Archive for the Category: Proto-Indo-European


In the recipe I used today to make some cacen siocled (chocolate cake), the word used to describe the result of mixing all the ingredients together is batter, at least in the English translation of the recipe. This is something I would call mixture – for me batter is a mixture of flour, water and […]

Also posted in English, Etymology, French, Language, Words and phrases 11 Comments

Levees and ganseys

Last night the words levee and gansey came up in conversation and while I’d heard both of them before, I wasn’t entirely sure of the meaning of the former, or the origins of the latter. I did know that a levee had something to with flood prevention and was something you drive your chevy to, […]

Also posted in English, Etymology, French, Irish, Language, Latin, Manx, Norwegian, Old Norse, Scottish Gaelic, Words and phrases 8 Comments

Honey apples and quince cheese

A recent discussion with a friend got me wondering about the differences between jam, jelly, conserve and marmalade and the origins of these words. I discovered that in some varieties of English and in other languages some or all of these words can be used interchangeably, for example in American English jelly can refer to […]

Also posted in English, Etymology, French, Greek, Language, Latin, Words and phrases 17 Comments

Čmeláci a včely

Recently I discovered that there are two different words for bee in Czech: čmelák [ˈʧmɛlaːk] (pl. čmeláci) for bumblebee and včela [ˈfʧɛla] (pl. včely) for honey bee. While investigating these words I also discovered the wonderful Czech word hmyz [ɦmɪz] (insect), which sounds like it might be onomatopoeic. This got me wondering about the differences […]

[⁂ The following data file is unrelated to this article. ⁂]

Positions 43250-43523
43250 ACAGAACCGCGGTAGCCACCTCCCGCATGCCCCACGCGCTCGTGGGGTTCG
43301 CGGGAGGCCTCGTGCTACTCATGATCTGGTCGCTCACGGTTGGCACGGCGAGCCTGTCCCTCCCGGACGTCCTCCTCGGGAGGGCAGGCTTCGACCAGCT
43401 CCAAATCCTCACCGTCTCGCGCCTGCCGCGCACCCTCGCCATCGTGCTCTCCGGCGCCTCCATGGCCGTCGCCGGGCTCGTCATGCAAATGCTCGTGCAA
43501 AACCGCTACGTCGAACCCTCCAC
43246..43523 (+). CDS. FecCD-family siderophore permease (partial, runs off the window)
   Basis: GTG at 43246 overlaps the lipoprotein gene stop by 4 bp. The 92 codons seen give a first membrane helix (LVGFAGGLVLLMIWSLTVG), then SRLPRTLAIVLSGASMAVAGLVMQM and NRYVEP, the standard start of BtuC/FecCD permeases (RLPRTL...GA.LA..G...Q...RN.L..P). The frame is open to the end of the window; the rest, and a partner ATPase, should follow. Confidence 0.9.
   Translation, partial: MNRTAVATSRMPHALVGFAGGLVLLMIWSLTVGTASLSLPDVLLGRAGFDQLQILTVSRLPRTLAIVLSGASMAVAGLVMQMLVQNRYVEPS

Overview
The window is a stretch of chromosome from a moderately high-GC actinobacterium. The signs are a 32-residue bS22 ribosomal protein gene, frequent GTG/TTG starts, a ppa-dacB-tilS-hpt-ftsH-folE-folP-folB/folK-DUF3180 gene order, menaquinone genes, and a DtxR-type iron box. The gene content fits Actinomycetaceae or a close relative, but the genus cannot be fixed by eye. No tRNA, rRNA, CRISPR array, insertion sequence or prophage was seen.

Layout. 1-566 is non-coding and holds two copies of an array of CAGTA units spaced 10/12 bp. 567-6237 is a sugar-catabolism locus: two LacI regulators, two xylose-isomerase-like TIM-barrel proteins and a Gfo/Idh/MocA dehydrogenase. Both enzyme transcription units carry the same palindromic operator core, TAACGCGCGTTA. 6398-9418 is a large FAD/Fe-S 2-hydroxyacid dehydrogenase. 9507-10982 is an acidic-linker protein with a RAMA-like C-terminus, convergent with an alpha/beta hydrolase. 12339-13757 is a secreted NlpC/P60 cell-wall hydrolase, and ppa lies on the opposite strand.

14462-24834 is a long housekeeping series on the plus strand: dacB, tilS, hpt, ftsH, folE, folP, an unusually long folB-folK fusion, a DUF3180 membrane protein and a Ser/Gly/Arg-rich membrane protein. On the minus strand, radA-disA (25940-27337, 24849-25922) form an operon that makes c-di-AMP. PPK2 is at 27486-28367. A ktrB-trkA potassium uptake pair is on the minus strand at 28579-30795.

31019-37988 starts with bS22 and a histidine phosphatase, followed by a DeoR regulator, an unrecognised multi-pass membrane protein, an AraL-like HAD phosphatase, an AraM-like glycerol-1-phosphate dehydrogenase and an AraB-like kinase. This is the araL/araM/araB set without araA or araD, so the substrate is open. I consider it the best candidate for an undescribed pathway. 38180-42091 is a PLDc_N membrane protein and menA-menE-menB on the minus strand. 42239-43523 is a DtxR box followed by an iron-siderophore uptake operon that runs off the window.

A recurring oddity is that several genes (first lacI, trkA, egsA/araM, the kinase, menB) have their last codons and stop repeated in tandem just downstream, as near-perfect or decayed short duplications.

Also posted in Czech, English, Etymology, Language, Latin, Words and phrases 14 Comments

Metagrobolised, gruntulous noses

Yesterday I learnt the wonderful word metagrobolised on a radio show about words and language called A Way with Words, in which they discuss and answer listeners’ questions about words, idioms and language. It’s broadcast of public radio in the USA and podcasts of the show are available online. I was aware of the show […]

Also posted in English, Etymology, Language 1 Comment

Mice, muscles and mussels

Today I came across the German word Mäusefänger (mouse catcher) in an article, sent to me by a friend, about the cat that recently took up the position of chief mouse catcher at 10 Downing Street, the official residence of British Prime Minister David Cameron. Number 10 apparently has a bit of a problem with […]

Also posted in English, Etymology, German, Language, Latin, Words and phrases 9 Comments

Cave canem!

I received a email today asking when the Spanish word perro (dog) replaced can, a word for dog derived from the Latin canis, which appears in the name Canary Islands, (Islas Canarias in Spanish). The Spanish word perro first appeared in the Diccionario de la Real Academia Española in 1737 [source]; was originally pejorative [source] […]

Also posted in Catalan, English, Etymology, French, Galician, Language, Latin, Words and phrases 9 Comments